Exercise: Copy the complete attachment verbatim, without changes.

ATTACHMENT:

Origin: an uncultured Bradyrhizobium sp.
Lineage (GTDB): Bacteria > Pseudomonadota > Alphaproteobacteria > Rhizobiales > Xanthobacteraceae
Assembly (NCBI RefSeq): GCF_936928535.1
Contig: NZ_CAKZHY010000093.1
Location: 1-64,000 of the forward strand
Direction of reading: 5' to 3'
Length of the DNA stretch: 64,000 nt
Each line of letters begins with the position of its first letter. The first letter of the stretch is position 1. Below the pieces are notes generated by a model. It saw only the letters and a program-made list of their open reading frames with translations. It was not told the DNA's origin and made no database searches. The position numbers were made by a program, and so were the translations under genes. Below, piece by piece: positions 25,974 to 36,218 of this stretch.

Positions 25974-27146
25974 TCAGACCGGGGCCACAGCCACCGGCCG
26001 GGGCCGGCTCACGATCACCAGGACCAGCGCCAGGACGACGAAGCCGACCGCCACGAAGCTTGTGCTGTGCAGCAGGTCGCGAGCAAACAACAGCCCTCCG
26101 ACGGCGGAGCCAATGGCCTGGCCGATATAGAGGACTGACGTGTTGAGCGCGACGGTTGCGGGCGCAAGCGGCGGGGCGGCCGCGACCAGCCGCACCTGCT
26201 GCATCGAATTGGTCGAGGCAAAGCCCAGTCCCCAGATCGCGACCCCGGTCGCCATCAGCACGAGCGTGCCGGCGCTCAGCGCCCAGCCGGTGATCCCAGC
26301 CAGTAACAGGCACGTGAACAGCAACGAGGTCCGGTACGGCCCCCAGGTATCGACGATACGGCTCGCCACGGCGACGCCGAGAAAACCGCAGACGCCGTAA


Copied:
Origin: an uncultured Bradyrhizobium sp.
Lineage (GTDB): Bacteria > Pseudomonadota > Alphaproteobacteria > Rhizobiales > Xanthobacteraceae
Assembly (NCBI RefSeq): GCF_936928535.1
Contig: NZ_CAKZHY010000093.1
Location: 1-64,000 of the forward strand
Direction of reading: 5' to 3'
Length of the DNA stretch: 64,000 nt
Each line of letters begins with the position of its first letter. The first letter of the stretch is position 1. Below the pieces are notes generated by a model. It saw only the letters and a program-made list of their open reading frames with translations. It was not told the DNA's origin and made no database searches. The position numbers were made by a program, and so were the translations under genes. Below, piece by piece: positions 25,974 to 36,218 of this stretch.

Positions 25974-27146
25974 TCAGACCGGGGCCACAGCCACCGGCCG
26001 GGGCCGGCTCACGATCACCAGGACCAGCGCCAGGACGACGAAGCCGACCGCCACGAAGCTTGTGCTGTGCAGCAGGTCGCGAGCAAACAACAGCCCTCCG
26101 ACGGCGGAGCCAATGGCCTGGCCGATATAGAGGACTGACGTGTTGAGCGCGACGGTTGCGGGCGCAAGCGGCGGGGCGGCCGCGACCAGCCGCACCTGCT
26201 GCATCGAATTGGTCGAGGCAAAGCCCAGTCCCCAGATCGCGACCCCGGTCGCCATCAGCACGAGCGTGCCGGCGCTCAGCGCCCAGCCGGTGATCCCAGC
26301 CAGTAACAGGCACGTGAACAGCAACGAGGTCCGGTACGGCCCCCAGGTATCGACGATACGGCTCGCCACGGCGACGCCGAGAAAACCGCAGACGCCGTAA